Shazam! is a peppy, family-focused superhero film you’ll enjoy


The latest superhero movie may borrow heavily from Big, but ends up telling a sweet story about finding one’s family and themselves.

Shazam! is a story about family, and that might sound reductive in the superhero landscape where all the best characters are motivated by the ones they love. (Of course, that often comes after heinous slaughter of a loved one.) Director David F. Sandberg’s new entry into the DC Comics universe, though, takes an approach to family and superherodom that feels remarkably old-school, more in line with the Power Rangers than Superman, although this movie puts its characters in the same universe as the dark and broody A-list caped crusaders.

Formulaic at points but held together by its ragtag young cast and leading man, Zachary Levi, Shazam! is a heartwarming story that talks about finding the joy in being a hero, and in finding the family that understands you.

Billy Batson (Asher Angel) is a foster kid constantly running from home to home in a quest to find his real mother. His most recent crash pad is a group home where he meets new friend Freddy (Jack Dylan Grazier), who’s obsessed with superheroes. When Billy ends up being called by a mysterious wizard (Djimon Hounsou) he’s given the ability to reach his “full potential,” becoming an adult-sized superhero able to use his abilities by saying the name “Shazam!” With his new, bigger body (played by Zachary Levi), Billy is finally given a chance to live the life he wants.

When Shazam’s first trailer dropped the comparisons to Big were immediate. In fact, there’s a direct callback to that Penny Marshall-directed feature. However, that’s where the comparisons end. Shazam! is a film all about finding one’s own power in their ability to open themselves up to others.

Billy Batson has a chip on his shoulder for good reason. After being separated from his mother as a child, he refuses to give in to his social worker’s belief that he shouldn’t give time to a woman who didn’t look for him. Asher Angel’s portrayal of Billy is one of misplaced confidence. He’s able to beat the daylights out of school bullies for picking on a disabled kid, but he’s completely unwilling to buy into the world of superheroes or even that Vasquez’s, the family who takes him in, might genuinely care for him.

Billy’s quest to avoid love is conflicted with the film’s “super villain” and his desire to take vengeance on those who didn’t love him. Mark Strong’s Thaddeus Sivana won’t go down in the annals of super villainy, but he makes a perfect foil for Billy’s anger and isolation. Strong himself is always perfectly suited to play a villain, and the actor derives an enjoyment from raining on Billy’s parade here.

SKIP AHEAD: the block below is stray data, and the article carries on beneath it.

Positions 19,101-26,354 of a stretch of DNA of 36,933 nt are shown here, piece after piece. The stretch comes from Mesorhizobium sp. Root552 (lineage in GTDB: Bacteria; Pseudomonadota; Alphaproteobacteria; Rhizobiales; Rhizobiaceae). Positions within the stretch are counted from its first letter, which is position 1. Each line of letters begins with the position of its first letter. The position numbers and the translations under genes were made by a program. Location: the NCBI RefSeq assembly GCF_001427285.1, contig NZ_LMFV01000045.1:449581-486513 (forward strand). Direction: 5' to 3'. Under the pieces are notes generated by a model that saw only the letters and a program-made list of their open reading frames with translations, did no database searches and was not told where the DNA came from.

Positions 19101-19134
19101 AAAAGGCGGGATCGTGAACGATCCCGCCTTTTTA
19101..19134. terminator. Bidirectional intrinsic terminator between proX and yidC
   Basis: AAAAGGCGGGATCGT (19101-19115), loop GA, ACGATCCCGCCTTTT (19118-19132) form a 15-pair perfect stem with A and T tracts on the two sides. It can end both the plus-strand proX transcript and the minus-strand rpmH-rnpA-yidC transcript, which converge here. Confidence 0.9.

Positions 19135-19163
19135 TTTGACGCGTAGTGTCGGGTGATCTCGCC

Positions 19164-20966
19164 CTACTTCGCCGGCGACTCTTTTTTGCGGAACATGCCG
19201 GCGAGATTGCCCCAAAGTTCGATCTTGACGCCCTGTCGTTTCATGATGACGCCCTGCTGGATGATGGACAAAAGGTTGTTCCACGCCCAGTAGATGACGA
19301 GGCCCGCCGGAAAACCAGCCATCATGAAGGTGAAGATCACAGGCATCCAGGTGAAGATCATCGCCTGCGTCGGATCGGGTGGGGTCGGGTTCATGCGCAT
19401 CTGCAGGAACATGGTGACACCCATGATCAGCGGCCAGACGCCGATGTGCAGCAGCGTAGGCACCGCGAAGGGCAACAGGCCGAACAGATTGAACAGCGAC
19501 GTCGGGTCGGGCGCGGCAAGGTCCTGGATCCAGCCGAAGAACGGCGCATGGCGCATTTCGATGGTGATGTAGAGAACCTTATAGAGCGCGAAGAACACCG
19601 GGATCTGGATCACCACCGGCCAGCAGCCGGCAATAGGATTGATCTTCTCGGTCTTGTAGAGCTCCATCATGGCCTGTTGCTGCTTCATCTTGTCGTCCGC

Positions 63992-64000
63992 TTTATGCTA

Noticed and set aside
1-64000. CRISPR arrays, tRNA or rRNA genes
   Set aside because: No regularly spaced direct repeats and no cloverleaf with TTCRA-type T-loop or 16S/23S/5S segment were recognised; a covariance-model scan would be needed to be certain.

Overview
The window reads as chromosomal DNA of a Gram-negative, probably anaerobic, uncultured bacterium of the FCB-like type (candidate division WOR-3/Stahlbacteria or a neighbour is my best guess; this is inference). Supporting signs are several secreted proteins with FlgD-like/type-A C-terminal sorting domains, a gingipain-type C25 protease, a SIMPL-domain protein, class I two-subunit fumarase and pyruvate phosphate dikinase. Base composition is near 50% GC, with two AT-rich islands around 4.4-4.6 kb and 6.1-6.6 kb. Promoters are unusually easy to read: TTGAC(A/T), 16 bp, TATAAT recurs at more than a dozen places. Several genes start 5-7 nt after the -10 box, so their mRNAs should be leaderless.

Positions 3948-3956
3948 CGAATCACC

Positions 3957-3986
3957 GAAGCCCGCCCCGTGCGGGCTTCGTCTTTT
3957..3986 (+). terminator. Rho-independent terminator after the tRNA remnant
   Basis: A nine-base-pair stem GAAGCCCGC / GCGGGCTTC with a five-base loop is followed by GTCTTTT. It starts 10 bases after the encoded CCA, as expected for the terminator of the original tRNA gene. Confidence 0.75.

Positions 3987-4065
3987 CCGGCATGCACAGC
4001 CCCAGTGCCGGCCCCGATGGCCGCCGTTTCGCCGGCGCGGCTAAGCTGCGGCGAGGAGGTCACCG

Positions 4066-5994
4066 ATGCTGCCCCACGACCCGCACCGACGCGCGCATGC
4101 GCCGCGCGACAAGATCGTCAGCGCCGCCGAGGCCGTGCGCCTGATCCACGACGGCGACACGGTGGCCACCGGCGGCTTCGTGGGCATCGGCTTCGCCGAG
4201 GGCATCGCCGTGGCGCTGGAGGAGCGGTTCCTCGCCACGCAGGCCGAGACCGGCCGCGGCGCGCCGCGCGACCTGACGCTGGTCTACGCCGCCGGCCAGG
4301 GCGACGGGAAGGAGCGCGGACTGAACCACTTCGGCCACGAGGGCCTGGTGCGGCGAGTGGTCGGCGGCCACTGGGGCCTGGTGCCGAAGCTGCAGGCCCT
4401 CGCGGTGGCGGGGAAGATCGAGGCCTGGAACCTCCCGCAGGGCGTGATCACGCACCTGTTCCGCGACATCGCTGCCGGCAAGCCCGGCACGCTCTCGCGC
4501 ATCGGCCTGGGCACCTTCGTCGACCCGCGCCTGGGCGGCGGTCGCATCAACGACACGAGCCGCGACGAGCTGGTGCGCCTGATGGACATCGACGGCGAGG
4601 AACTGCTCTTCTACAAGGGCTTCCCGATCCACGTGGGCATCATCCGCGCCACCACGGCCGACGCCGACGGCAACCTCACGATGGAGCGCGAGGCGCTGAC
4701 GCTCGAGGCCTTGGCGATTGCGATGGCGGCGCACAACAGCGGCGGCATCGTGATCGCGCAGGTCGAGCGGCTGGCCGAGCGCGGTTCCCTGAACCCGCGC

When Billy finally finds a group to stop Doctor Sivana, it’s wonderful watching Strong just be the man whose worst evil act is being mean to small children (though there is a great boardroom scene that mimics a similar shot in Dogma, if you’re looking for ultra violence).

The film is at its strongest, and is more interested, in Billy’s life and the discovery of his superpowers. After an interaction with the wizard, Shazam (Hounsou, doing little that he hasn’t already done before), Billy is gifted with all the strength and agility of the Greek gods, and nearly half the movie is centered around the young boy’s enjoyment of those gifts.

Zachary Levi as adult Billy is pure delight, boldly enjoying the ability to buy beer, take his friends out of school, and get paid to take selfies. His camaraderie with Grazier’s Freddy Freeman is perfect in that you always buy that Levi is a 15-year-old in a 30-year-old man’s body. The film can become too wrapped up in the boys’ fun, enhancing how unmemorable Strong’s Sivana is and leading to a third act that feels like they finally needed to include all the requisite superhero stuff.

The aforementioned third act is interesting. Without going into spoilers, the film sets up future installments in a way that could pay off depending on how readily audiences’ embrace this story. It was great to see Adam Brody and D.J. Cotrona here, both who were originally cast in George Miller’s cancelled Justice League feature. The finale is also where the Power Rangers comparisons derive.

Next. Us will leave you thoroughly unsettled and questioning reality. dark

Shazam! isn’t rewriting the book on the superhero genre, nor does it care to. It’s a fun, sweet-tempered film about family and friendship that is squarely aimed at children and young adults, hearkening back to the PG-13 family films of the ’80s. Grab your best friends and have a blast.